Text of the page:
Photo clean out

If there’s one thing I like to do more than crab about ambiguous street signs and poorly designed streets it’s bike parking! More specifically, the lack of bike parking. But that’s not what I’m writing about today. Instead, I’m cleaning out my photo bag with a few choice shots of parked bikes that I found in recent travels.

First a local one, spotted at the Providence train station:

Okay, so it’s just a cruiser. A fairly humble form of bicycle transportation, but it’s not a bad idea to park a cheap bike at the train station if you are going to leave it all day. But wait, what’s that in the back there… ENHANCE!

Pegs! On a cruiser! Are they for pulling mad stuntz? Or possibly portaging passengers? Maybe the passenger could drip some lube on that chain or something.

I was in New York in January and even though it was cold, there was still a good amount of cycling going on.

I finally saw first hand, the legendary “hipster high lock”

Unfortunately, even locked that high, this bike was not immune to being hit by a plow (or possibly a UPS truck) which seems to have destroyed its front wheel.

Around the corner, I found a collection of bakfiets and trikes parked outside of a small shop, then I hit the jackpot when this guy rolled up:

I’m really not sure how useful a faring is on the streets of New York. Can you really feel the aerodynamic benefits in stop-and-go traffic? Along with hitting the jackpot with spotting a recumbent with a faring, this is the rare beardless recumbent pilot. He had to make up for his lack of beard by wearing a balaclava.

I found a few creative bikes as well.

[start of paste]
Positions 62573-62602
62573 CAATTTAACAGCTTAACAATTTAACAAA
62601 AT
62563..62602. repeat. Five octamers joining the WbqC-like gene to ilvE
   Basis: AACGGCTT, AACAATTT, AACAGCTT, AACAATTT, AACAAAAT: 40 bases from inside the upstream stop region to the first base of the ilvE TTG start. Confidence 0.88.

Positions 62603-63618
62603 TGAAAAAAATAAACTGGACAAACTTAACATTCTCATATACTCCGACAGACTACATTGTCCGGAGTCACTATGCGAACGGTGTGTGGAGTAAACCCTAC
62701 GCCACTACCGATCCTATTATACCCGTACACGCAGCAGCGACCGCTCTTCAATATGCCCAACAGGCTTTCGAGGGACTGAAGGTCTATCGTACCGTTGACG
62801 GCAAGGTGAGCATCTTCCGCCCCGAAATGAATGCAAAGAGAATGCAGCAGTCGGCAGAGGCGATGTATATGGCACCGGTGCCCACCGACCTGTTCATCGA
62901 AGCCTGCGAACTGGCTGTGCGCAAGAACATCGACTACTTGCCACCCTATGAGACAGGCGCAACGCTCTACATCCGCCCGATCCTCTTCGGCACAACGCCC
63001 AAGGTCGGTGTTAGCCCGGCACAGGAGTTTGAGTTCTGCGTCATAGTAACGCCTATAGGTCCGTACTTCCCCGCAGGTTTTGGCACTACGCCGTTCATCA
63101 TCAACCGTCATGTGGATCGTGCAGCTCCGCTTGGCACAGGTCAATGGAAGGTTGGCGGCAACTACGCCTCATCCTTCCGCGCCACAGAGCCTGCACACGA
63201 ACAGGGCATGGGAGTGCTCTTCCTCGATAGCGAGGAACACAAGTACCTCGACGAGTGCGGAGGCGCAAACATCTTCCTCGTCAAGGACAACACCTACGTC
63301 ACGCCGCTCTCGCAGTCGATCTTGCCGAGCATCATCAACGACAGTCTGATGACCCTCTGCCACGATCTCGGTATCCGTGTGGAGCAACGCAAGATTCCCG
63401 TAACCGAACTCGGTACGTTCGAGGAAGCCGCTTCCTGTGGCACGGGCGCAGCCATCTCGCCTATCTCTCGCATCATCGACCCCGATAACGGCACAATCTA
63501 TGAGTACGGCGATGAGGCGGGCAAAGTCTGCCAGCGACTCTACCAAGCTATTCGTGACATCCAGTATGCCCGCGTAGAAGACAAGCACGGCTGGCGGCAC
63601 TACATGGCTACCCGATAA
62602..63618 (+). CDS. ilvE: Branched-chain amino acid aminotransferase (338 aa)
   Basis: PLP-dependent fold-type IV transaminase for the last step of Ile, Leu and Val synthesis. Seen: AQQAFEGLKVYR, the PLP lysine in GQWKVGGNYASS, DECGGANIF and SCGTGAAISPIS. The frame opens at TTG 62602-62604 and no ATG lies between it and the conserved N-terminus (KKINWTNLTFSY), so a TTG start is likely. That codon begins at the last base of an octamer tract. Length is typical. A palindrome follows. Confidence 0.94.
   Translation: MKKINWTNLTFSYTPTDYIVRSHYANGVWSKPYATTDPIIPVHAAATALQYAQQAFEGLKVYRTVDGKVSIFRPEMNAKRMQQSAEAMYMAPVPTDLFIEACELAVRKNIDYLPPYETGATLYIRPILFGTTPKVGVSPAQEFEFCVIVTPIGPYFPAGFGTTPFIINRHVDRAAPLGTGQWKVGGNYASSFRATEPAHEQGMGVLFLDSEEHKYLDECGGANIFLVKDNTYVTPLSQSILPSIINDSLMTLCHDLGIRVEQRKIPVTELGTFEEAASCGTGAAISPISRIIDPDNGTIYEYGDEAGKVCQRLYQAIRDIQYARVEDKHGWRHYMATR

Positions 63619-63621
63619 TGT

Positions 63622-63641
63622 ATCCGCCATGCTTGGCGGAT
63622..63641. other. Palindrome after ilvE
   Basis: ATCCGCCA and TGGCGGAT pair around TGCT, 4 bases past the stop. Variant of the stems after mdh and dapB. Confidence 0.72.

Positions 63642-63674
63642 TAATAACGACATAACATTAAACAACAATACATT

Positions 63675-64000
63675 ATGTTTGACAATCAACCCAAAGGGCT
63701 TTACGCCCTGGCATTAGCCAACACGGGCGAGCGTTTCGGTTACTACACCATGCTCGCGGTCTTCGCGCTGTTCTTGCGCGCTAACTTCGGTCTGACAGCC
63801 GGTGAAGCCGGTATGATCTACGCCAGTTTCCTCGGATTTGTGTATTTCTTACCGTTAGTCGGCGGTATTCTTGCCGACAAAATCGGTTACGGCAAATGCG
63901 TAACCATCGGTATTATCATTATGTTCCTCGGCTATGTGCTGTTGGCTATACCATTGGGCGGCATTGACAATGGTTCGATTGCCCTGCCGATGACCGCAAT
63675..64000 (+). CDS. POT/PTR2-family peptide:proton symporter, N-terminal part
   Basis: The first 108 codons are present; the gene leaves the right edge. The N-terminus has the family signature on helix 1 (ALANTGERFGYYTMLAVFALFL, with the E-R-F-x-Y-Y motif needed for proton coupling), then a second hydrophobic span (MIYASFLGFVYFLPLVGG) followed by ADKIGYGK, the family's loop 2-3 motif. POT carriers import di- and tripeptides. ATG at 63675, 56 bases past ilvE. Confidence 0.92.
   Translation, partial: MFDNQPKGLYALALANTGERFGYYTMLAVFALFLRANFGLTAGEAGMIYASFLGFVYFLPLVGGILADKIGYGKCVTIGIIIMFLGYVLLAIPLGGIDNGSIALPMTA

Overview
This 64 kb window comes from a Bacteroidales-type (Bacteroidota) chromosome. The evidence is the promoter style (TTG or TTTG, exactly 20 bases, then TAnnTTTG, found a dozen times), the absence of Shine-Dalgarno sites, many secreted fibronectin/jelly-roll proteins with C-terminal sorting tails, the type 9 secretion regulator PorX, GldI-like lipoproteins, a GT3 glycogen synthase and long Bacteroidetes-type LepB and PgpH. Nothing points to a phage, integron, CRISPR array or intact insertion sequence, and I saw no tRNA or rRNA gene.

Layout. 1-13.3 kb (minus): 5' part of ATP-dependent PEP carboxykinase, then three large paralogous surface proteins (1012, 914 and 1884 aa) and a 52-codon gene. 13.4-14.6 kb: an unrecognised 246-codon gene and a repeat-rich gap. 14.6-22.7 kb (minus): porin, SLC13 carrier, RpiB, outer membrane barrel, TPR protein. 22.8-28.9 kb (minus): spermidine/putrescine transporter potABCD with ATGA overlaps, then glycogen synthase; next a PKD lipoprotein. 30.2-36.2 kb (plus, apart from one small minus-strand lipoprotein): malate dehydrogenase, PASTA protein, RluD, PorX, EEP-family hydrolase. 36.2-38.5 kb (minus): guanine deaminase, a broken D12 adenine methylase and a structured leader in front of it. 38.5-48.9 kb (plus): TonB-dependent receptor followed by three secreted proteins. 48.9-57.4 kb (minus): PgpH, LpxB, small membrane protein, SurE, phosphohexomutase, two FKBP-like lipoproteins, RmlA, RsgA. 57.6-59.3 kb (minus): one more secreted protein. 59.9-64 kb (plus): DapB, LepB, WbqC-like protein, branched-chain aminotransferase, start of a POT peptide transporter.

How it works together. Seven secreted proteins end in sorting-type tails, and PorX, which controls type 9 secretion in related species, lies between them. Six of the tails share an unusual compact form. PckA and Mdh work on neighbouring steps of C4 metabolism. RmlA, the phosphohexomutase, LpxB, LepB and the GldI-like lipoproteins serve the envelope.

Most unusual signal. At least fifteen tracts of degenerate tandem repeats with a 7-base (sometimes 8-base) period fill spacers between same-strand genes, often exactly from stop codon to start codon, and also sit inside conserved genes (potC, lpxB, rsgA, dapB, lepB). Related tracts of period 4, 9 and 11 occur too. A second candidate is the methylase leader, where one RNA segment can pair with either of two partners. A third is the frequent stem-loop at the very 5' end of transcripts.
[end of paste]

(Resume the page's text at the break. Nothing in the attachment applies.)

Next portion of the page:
This bike is really the total package: There’s a noseless saddle (not unlike what I ride); front basket “secured” with bungee cords; duct-tape-based top tube pad; an extra-long quill stem extender leading to a WTF cockpit (I’m guessing it’s up that high to give the rider an upright posture, but how does he grab the brakes?); and a giant rubbermaid tub bungee corded to the rack (which seems to be shimmed with insulation or something). It’s a fantastic example of urban bicycle design. You can expect beloved cycles to release their version next year for $3,500. They’ll call it “Parry” and the copy will go something like this:

Parry knows the city like no other.

The alleys, the distinct village of each block, which super will let you rummage through the recycling for bottle and can deposits.

He knows no schedule, and knows no bounds.

Parry (a bum bike)

In going through my old photos, I found this gem from Westminster Street:

I was kind of impressed to see that someone had shoveled all the way to the bike hitching post until I realized it was more likely that the shoveling was to get access to the trash can.

If you read this blog regularly, you know that I like to complain about many things: poorly designed bike parking, rude (or dangerous) motorists, potholes, people who don’t shovel their sidewalks, I could go on and I will. Lately, I’ve seen a few examples of something that just angers me on such a different level.

Cars parking on the sidewalk. Benefit Street in this case. Even parking for “just a minute” there is no excuse for parking on a sidewalk. Unless, of course, you’re a RIPTA supervisor:

Then, evidently, you can park wherever the hell you like.

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4 responses to “Photo clean out

  1. Nice ad copy!

  2. This reminds me that I need to keep processing and posting the pics from my trip to Europe last fall. Have you seen the way they park on sidewalks in cities like Milan? It’s astounding.

    • I haven’t seen Milan, but whenever I see a car parked on the sidewalk, I want to yell, “What do you think this is, Spain?!?”

    • … and I’d love to see some picks of cars parked on the sidewalk on Milan. I could do a “Providence or Milan” quiz.

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